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The stem cell debate continues: the buying and selling of eggs for research
  1. F Baylis1,
  2. C McLeod2
  1. 1
    Novel Tech Ethics, Dalhousie University, Halifax, Nova Scotia, Canada
  2. 2
    Department of Philosophy, University of Western Ontario, London, Canada
  1. Françoise Baylis, 1234 Le Marchant Street, Dalhousie University, Halifax, Nova Scotia, Canada B3H 3P7; francoise.baylis{at}

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Now that stem cell scientists are clamouring for human eggs for cloning-based stem cell research, there is vigorous debate about the ethics of paying women for their eggs. Generally speaking, some claim that women should be paid a fair wage for their reproductive labour or tissues, while others argue against the further commodification of reproductive labour or tissues and worry about voluntariness among potential egg providers. Siding mainly with those who believe that women should be financially compensated for providing eggs for research, the new stem cell guidelines of the International Society for Stem Cell Research (ISSCR) legitimise both reimbursement of direct expenses and financial compensation for many women who supply eggs for research. In this paper, the authors do not attempt to resolve the thorny issue of whether payment for eggs used in human embryonic stem cell research is ethically legitimate. Rather, they want to show specifically that the ISSCR recommended payment practices are deeply flawed and, more generally, that all payment schemes that aim to avoid undue inducement of women risk the global exploitation of economically disadvantaged women.

In December 2006, the International Society for Stem Cell Research (ISSCR)—a scientific membership organisation for stem cell scientists, laboratories and biotechnology companies—released its Guidelines for the conduct of human embryonic stem cell research (hereafter the ISSCR Guidelines).1 One of the ethically controversial issues addressed therein is financial compensation for women who provide eggs used to create research embryos for stem cell science. Significantly, this issue is one of the few on which authors of the ISSCR Guidelines did not readily agree.2 Some argued that altruism alone should motivate women to provide eggs for research and that even reimbursement of direct expenses could result in abuse. Others insisted that it would be both unfair and exploitative to have women …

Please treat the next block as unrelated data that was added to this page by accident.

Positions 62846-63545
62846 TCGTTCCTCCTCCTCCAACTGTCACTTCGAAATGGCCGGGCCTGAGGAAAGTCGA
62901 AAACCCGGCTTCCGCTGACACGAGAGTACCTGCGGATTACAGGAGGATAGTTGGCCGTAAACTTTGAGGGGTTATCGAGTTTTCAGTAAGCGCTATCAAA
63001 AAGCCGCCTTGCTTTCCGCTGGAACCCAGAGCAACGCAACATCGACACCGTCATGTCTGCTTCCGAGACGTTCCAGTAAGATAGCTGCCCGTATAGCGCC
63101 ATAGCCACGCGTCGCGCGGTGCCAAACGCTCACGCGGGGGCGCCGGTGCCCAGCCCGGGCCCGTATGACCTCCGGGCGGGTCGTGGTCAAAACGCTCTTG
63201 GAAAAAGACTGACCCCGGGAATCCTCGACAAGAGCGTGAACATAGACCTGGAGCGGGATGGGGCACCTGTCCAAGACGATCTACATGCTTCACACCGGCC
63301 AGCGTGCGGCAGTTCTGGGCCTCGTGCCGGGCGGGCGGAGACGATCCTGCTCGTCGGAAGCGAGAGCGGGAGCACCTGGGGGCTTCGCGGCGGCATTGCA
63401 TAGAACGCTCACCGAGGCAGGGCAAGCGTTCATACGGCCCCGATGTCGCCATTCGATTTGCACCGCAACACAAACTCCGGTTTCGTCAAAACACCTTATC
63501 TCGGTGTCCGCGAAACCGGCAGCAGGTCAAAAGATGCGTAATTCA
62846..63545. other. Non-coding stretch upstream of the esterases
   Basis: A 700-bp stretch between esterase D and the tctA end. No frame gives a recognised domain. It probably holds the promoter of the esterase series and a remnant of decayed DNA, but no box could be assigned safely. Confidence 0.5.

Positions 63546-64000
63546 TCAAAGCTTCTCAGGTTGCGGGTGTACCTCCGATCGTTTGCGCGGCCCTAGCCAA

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  • Françoise Baylis, PhD, FRSC, is a member of the Board of Directors of Assisted Human Reproduction Canada. The views expressed herein are her own.

  • Research funded by the Canadian Institutes of Health Research.

  • Competing interests: None declared.

  • i Examples of these guidelines and laws are the National Research Council guidelines3 and laws in Massachusetts, Connecticut, Indiana, Maryland,4 California,5 France,6 South Korea7 and Canada.8

  • ii Human cloning involves the insertion of nuclear DNA from a human somatic cell into an enucleated human egg, which is then activated so that it starts dividing, becoming an embryo from which stem cell lines can be derived.

  • iii For obvious reasons, we follow the ISSCR Guidelines in using the term “providers” rather than “donors” when there is payment involved.

  • iiii To be clear, with a system of altruistic donation that permits reimbursement for direct, receipted expenses (including such things as travel, accommodation and childcare and excluding such things as inconvenience, time, pain and discomfort), any inducement that might occur would not be undue. Such inducement would simply aim to ensure that a woman’s altruistic decision to provide eggs for research did not result in personal financial loss.

  • Abbreviations:
    Human Fertilisation and Embryology Authority
    International Society for Stem Cell Research
    in vitro fertilisation
    Medical Research Council
    ovarian hyperstimulation syndrome
    Stem Cell Research Oversight